At the NLM Sunrise Seminar this morning, early risers got to see sneak previews of pending design changes for PubMed and MedlinePlus. Here’s ths scoop.

PubMed – David Gillikin, presenter

NLM has been saying for several months now that PubMed’s tabs (Limits, History, etc.) will be going away “soon.” Late summer is the current best estimate.

The wireframe preview we saw had stylish, narrower top banner that should save some vertical screen real estate. Abstract and AbstractPlus will be combined into one view and there will be a “+” below each citation so that users can opt to see other information, such as MeSH and Publication Type. Citation sensor information stays the same, and it displays in the same location in the upper left part of the screen. Tabs are gone, but the “Send To” option is a lot more visible – hooray for that! A column on the right side of the screen (taking up about 25% of screen width) will display Related Articles, Also Try, Recent Activity, etc.

Big news: NLM got an earful from librarians when they suggested the Advanced Search screen as a viable alternative for Single Citation Matcher. NLM listened, and Single Citation Matcher is not going away. It will continue to be linked from the sidebar on the PubMed homepage (the proposed redesign affects only results pages).

The bottom line: the changes that were presented to us today affect only the look, not the functionality, of PubMed.

MedlinePlus – Paula Kittendaugh, presenter

User satisfaction with MedlinePlus is very high – as high as user satisfaction for Amazon and Google, in fact. Unfortunately, it has only about half the number users as WebMD, and really can’t compete in terms of marketing dollars.  That said, NLM is taking some important steps to brand, market, and improve the usability of MedlinePlus.

In recent years, there has been a marked increase in the number of people who subscribe to a health-related email newsletter. MedlinePlus’s newsletter will get a major facelift, going from plain text and links to a colorful html/css-based format.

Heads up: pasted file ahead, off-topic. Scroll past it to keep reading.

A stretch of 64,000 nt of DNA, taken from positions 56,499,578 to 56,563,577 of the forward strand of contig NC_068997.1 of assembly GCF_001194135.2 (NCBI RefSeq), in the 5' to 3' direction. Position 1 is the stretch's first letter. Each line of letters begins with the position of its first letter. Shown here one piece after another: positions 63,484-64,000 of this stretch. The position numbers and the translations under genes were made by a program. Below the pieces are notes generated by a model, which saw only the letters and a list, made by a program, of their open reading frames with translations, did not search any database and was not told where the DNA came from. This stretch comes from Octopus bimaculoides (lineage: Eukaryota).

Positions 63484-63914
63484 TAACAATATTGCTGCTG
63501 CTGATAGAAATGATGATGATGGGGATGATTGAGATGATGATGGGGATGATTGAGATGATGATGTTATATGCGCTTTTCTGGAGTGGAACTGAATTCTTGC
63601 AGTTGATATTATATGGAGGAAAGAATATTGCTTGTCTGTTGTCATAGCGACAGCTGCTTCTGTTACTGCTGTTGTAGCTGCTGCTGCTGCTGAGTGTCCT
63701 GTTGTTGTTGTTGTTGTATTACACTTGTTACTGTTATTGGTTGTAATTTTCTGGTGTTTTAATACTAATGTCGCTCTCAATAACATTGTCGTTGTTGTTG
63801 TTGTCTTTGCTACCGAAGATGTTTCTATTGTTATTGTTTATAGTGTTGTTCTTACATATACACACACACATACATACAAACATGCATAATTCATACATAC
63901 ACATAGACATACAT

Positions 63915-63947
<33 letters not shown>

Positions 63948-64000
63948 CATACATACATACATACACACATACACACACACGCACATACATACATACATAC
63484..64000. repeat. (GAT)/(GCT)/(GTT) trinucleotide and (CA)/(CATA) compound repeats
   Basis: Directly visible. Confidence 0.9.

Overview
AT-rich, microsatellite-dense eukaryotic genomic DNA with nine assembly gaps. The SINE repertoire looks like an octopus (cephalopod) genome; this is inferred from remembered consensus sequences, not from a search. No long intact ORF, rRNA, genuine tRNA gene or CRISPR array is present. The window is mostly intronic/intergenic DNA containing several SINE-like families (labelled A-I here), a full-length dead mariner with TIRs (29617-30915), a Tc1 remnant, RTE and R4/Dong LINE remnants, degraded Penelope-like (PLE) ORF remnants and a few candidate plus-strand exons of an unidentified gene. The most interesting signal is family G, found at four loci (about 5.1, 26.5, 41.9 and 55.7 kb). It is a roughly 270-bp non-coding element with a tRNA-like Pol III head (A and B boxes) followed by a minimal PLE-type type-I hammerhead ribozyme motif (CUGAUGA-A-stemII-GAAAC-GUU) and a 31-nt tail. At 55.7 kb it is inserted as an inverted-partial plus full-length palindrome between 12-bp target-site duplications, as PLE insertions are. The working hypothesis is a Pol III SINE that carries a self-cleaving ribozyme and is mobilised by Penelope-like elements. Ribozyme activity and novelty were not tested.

The MedlinePlus homepage has fallen victim to some “link creep” over the years with the addition of new and great features. As a result, it’s a little busy. Designers are working to reduce the number of links and make important content easier to find.

A Multimedia section will be created for videos, podcasts, and interactive content. Interactive content is all the rage and will be featured prominently.

I was very happy to hear the speaker acknowledge that NLM is behind the curve when it comes to incorporating social media. She explained that government agencies have unique challenges in this area and often have to arrange special agreements with social media providers (she mentioned YouTube and Facebook). Paula highlighted CDC’s recent successes using social media to communicate about swine flu. She hopes that by this time next year, she’ll have similar successes to report from NLM. That would be so great!

These are just a few of the topics covered at this morning’s NLM Sunrise Seminar. Watch the NLM Technical Bulletin for official details on the design changes. If you are here at the conference, be sure to visit the NLM booth/theater in the exhibit hall. Staff there will be glad to answer your questions and take your feedback.